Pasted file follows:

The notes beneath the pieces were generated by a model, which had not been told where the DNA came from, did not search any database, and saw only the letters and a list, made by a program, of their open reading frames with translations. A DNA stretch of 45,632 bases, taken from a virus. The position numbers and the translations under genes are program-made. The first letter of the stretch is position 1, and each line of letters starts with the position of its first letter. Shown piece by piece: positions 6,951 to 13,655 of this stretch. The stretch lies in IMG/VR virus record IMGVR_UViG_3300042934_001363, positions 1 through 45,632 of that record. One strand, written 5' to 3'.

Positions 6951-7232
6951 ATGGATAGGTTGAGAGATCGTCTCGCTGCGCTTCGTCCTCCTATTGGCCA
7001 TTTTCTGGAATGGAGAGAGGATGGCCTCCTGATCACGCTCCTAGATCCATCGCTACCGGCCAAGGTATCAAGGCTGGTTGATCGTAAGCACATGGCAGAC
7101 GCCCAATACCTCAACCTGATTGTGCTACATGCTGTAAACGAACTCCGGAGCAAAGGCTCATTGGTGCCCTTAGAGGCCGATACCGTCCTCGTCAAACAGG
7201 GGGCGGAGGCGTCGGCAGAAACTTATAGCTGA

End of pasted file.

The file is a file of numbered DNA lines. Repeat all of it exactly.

The notes beneath the pieces were generated by a model, which had not been told where the DNA came from, did not search any database, and saw only the letters and a list, made by a program, of their open reading frames with translations. A DNA stretch of 45,632 bases, taken from a virus. The position numbers and the translations under genes are program-made. The first letter of the stretch is position 1, and each line of letters starts with the position of its first letter. Shown piece by piece: positions 6,951 to 13,655 of this stretch. The stretch lies in IMG/VR virus record IMGVR_UViG_3300042934_001363, positions 1 through 45,632 of that record. One strand, written 5' to 3'.

Positions 6951-7232
6951 ATGGATAGGTTGAGAGATCGTCTCGCTGCGCTTCGTCCTCCTATTGGCCA
7001 TTTTCTGGAATGGAGAGAGGATGGCCTCCTGATCACGCTCCTAGATCCATCGCTACCGGCCAAGGTATCAAGGCTGGTTGATCGTAAGCACATGGCAGAC
7101 GCCCAATACCTCAACCTGATTGTGCTACATGCTGTAAACGAACTCCGGAGCAAAGGCTCATTGGTGCCCTTAGAGGCCGATACCGTCCTCGTCAAACAGG
7201 GGGCGGAGGCGTCGGCAGAAACTTATAGCTGA